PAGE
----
Heated discussions about welfare benefits for immigrants are not entirely new in the United Kingdom. With Cameron’s announcement of a referendum in 2017 and the consequent scenario of the so-called Brexit, however, the debate reaches a whole new level: a European one.
David Cameron’s latest proposition in this context – to restrict social welfare entitlements of EU-migrants for four years – would restrict freedom of movement, one of the fundamental freedoms of the European common market. As this would discriminate against other EU citizens it is questionable in how far would be politically feasible, besides the question whether this is economically really desirable: many researchers argue that immigration has many positive impacts on the economy and ‘pays off’. Yet, the question of economic costs and benefits of immigration are also increasingly debated in other European states and fueled by the current refugee crisis.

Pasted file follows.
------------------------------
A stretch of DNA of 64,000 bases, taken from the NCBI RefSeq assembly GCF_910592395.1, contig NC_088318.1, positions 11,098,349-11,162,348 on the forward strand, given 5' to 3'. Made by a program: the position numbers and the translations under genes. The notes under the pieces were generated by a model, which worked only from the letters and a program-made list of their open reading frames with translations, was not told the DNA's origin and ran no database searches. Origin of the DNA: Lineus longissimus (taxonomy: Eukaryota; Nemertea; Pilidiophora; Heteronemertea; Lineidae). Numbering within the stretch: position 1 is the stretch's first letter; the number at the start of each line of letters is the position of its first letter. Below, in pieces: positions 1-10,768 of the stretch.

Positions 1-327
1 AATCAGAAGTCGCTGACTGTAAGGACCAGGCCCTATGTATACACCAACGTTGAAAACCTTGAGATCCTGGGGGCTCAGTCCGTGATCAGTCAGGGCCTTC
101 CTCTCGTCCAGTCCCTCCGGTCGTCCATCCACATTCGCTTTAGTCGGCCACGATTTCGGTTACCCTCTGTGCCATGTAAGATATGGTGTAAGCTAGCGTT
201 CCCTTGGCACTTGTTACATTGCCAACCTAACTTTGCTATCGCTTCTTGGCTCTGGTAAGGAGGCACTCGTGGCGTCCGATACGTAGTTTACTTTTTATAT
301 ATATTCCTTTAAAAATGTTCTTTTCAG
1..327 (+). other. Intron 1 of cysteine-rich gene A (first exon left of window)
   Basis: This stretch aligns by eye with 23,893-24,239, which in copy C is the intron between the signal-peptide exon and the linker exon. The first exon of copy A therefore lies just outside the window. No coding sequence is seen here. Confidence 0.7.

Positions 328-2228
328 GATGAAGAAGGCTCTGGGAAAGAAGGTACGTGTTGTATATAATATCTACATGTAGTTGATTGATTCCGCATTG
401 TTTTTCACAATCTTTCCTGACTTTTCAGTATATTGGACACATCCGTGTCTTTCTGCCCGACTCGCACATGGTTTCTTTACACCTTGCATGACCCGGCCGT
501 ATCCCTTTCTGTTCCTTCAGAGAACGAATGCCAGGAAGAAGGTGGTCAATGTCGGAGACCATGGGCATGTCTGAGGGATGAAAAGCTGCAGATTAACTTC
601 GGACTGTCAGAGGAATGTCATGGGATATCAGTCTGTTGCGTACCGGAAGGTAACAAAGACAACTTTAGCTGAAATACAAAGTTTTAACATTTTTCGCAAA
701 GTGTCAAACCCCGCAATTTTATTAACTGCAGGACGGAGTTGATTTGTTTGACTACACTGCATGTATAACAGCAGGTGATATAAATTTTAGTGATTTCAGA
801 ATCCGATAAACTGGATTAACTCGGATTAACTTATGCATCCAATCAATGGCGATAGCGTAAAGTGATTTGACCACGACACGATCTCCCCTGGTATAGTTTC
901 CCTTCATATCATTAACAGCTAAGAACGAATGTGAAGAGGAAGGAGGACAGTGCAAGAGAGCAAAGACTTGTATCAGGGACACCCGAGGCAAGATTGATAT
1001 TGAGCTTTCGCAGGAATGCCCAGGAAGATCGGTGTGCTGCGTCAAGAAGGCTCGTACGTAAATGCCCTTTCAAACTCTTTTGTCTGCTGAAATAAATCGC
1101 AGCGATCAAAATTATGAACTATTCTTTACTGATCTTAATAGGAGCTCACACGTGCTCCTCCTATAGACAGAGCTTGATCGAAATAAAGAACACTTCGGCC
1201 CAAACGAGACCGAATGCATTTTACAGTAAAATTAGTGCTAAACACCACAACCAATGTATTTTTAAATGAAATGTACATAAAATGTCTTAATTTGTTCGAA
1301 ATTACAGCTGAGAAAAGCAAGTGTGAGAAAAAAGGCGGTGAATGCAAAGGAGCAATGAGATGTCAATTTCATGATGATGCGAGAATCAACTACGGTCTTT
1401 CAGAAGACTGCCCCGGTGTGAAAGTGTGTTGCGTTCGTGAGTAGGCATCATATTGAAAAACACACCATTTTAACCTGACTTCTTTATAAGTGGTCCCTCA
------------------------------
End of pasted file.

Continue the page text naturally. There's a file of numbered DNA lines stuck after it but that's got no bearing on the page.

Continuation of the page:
What has the EU Commission done so far to foster freedom of movement and how will the EU and its Member States react vis-à-vis Cameron’s demands?
We want to discuss these questions and your ideas together with László Andor, fomer EU Commissioner for Employment, Social Affairs and Inclusion.
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